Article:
“Maersk Air Cargo is an important step of the Maersk Air Freight strategy, as it will allow us to offer customers a truly unique combination of air freight integrated with other transport modes. We see an increased and continued demand for air cargo both today and going forward as well as a growing demand for end-to-end logistics, why it is important for us to strengthen our own-controlled capacity and advance further on our air freight strategy.” said Torben Bengtsson, Global Head of Air & LCL (Less than Container Load), A.P. Moller – Maersk.

Maersk last operated from Billund in 2005. From the continent Maersk Air Cargo will progressively deploy and operate a controlled capacity of five aircraft – two new B777F and three leased B767-300 cargo aircraft. Three new B767-300 freighters will also be added to the US-China operation, which will be initially handled by a third-party operator. The new aircraft are expected to be operational from second half 2022 and onwards up to 2024.

Billund Airport looks forward to welcoming Maersk Air Cargo, which will also support the growth of the West Danish business community.

“We have had growth, defied the corona and set a new record year in cargo in 2021. It does not happen without good partners, and we do what we can to make our partners good. Now Maersk Air Cargo enters the stage at Billund Airport and raises it a notch. We are incredibly proud that we are being chosen as Maersk’s European hub for air freight, and we look forward to developing the collaboration to even new heights.” said Jan Hessellund, CEO of Billund Airport.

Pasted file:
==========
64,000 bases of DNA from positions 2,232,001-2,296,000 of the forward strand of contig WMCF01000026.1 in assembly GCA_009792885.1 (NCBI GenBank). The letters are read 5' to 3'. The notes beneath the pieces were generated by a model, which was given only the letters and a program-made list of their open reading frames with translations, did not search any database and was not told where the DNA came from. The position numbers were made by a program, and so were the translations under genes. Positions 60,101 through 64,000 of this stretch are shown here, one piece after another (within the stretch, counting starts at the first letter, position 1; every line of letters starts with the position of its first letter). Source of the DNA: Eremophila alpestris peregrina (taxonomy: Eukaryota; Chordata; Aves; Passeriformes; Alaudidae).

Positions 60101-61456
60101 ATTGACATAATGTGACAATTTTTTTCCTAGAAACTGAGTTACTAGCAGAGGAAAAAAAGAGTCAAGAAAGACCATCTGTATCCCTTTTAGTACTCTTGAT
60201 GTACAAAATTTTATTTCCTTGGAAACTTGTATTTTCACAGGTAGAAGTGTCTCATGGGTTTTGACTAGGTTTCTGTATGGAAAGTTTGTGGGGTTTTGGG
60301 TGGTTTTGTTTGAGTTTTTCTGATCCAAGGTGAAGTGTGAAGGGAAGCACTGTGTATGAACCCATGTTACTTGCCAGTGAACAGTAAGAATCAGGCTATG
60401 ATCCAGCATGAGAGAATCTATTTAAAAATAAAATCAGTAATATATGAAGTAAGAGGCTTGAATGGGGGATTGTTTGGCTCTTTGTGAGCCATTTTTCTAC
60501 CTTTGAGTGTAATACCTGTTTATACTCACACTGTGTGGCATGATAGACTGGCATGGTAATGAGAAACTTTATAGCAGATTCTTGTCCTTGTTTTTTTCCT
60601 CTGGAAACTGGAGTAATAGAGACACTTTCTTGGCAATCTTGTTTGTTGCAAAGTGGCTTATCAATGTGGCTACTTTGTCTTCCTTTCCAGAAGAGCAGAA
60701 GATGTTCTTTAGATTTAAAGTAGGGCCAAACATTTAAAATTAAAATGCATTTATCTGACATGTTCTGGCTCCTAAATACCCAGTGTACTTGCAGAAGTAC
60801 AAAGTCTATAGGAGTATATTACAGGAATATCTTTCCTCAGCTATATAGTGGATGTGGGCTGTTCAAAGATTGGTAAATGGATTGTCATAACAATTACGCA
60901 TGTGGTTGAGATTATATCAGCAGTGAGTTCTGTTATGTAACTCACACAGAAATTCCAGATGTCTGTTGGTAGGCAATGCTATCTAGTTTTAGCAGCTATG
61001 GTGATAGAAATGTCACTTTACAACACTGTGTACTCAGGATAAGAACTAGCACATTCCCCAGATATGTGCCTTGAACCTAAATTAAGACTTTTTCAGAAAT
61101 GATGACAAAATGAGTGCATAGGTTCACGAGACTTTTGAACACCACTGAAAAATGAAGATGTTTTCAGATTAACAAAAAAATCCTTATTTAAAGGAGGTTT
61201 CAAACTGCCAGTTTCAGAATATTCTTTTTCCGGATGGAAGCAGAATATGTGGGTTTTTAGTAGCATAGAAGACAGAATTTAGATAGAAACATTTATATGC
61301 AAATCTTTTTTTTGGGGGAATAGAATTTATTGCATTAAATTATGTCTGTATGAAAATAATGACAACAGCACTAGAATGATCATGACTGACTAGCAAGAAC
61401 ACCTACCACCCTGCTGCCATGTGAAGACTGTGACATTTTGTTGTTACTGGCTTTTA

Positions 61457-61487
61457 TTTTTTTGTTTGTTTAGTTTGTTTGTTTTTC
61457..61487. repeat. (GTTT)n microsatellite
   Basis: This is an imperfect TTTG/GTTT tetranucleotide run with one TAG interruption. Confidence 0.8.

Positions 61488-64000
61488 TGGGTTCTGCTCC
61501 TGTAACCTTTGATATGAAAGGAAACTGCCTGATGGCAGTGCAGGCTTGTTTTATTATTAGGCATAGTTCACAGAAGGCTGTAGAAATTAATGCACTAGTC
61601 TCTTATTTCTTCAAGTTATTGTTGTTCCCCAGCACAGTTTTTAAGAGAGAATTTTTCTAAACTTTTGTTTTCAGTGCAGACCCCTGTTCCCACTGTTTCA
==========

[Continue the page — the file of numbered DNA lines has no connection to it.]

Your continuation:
Maersk’s ambition is to have approximately one third of its annual air tonnage carried within its own controlled freight network. This will be achieved through a combination of owned and leased aircraft, replicating the structure that the company has within its ocean fleet. The remaining capacity will be provided by strategic commercial carriers and charter flight operators.

Maersk Air Cargo is expected to be fully operational as of second half of 2022.

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Air Freight

Kuehne+Nagel and Lenovo partner for ‘first-of-its-kind’ SAF service